By Lois (Griffes) Kortering (L-39)

17 October 2001




After visiting all of the reference websites that are listed on the Beatty Project 2000 Website and learning more about the history of the Border Reivers, I decided to tell the story of my great-aunt Olive.  There is no doubt in my mind that she had the attitude and demeanor about which Rev. J. Gordon Beattie wrote in his book entitled BEAT'A':  The History of the Oliver Beatties of High Street, Linlithgow, West Lothian Scotland.


Most likely, Olive's attitude and her propensity to fight "Tooth and Nail" was born right in her, and she probably spent her life shouting, "Let's beat everyone in our path."  In fact, when I was young, I think I heard her shout "BEAT-'A'" (Probably pronounced "Beet-ay") many times!


Olive Beatty was the ninth-born of the twelve children of Sarah Jane "Jennie" (Haggerty) and John "Clint" Clinton Beatty, who were my maternal great-grandparents.  Yes, Jennie and Clint had six sons and six daughters, and all were born in Claybanks Township, Oceana County, Michigan.  Most of them were born in the  first log cabin house built by their father.  My grandmother, Edith Beatty was the fifth-born, and she married another  Scottish lad named Winfield McDonald.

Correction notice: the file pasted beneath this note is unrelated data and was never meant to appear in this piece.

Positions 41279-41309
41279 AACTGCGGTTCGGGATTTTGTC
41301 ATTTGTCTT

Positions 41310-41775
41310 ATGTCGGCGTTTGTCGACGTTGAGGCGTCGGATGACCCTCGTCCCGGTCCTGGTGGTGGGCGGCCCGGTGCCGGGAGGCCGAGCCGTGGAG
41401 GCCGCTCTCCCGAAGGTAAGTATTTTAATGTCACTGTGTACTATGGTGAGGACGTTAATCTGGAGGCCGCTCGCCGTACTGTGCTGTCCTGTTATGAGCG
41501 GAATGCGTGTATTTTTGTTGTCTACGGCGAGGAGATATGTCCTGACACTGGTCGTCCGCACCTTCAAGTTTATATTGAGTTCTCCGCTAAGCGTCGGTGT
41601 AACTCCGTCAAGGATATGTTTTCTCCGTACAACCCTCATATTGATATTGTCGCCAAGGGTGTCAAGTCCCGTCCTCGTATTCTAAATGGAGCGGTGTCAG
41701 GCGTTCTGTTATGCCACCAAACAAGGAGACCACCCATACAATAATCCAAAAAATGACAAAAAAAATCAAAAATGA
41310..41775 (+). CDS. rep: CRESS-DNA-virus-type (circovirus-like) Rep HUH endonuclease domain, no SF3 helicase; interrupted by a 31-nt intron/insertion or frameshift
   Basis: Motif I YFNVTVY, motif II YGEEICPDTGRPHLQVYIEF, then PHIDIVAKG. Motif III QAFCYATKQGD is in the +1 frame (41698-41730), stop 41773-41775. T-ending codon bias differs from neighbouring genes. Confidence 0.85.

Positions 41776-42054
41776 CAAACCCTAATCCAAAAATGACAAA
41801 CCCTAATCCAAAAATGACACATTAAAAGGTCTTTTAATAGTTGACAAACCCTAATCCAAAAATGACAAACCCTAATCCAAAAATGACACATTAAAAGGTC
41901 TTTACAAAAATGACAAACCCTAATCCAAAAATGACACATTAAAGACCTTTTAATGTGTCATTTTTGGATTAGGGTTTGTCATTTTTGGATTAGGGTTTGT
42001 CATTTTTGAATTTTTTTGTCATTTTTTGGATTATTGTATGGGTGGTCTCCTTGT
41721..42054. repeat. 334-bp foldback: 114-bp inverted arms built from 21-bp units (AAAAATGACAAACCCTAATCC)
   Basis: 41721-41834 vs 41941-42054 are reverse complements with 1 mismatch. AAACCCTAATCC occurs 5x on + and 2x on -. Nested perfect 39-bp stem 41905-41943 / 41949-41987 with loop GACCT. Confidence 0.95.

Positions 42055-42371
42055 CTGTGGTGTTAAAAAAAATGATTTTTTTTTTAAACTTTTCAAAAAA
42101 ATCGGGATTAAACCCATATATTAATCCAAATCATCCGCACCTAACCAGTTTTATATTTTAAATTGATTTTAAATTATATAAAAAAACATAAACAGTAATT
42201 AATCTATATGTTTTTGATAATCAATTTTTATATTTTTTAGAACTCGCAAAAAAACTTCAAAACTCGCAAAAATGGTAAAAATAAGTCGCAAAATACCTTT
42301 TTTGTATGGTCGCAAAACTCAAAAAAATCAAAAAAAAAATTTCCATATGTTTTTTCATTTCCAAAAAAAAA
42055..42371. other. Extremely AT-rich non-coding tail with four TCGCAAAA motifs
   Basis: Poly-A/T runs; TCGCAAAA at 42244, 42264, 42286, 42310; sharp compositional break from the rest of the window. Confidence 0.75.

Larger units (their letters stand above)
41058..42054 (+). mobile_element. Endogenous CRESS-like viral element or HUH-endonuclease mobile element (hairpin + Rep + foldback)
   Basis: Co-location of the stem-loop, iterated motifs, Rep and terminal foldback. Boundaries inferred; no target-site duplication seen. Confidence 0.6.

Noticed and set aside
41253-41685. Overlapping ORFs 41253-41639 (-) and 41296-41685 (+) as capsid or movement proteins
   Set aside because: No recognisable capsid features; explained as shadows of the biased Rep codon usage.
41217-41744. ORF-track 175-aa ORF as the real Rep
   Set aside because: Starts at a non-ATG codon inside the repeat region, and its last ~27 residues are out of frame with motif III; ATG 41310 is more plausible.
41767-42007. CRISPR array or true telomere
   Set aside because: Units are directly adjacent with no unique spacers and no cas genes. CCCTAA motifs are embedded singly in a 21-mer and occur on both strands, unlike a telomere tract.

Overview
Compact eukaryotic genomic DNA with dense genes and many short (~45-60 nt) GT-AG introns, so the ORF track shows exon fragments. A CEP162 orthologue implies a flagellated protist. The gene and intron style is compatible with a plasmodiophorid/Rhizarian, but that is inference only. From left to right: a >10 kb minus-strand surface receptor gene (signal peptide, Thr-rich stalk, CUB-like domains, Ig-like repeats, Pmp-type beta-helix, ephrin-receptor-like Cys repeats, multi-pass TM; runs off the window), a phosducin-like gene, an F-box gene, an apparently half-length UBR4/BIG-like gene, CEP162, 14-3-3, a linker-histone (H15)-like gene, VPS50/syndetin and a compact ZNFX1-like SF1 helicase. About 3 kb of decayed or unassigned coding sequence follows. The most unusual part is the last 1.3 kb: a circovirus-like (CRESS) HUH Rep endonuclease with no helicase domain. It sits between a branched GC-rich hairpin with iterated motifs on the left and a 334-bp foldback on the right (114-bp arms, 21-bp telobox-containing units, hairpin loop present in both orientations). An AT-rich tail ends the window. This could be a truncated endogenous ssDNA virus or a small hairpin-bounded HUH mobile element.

A full eight years younger than Grandma Edith, her sister Olive was born May 18, 1897, so by the time Olive was old enough to sow her wild oats, Grandma had four daughters to raise.  Possibly,  Olive's behavior and personality could be explained away, because she was a Taurus with Gemini rising.


Grandma Edith was a very religious person and did not condone wild behavior, especially on the part of women.  Grandma did not think any woman should wear red nail polish or red "Barn Paint" on her lips.  However, even though Grandma thought her sister Olive was full of the "Dickens," she could not help but laugh at the antics of Olive and her even younger sister,  Frances Mae Beatty "Iny" (Pronounced "Eye-ny") and was two years younger than Olive.  Those two sisters sowed their wild oats together, well into their old age, but they sure enjoyed life!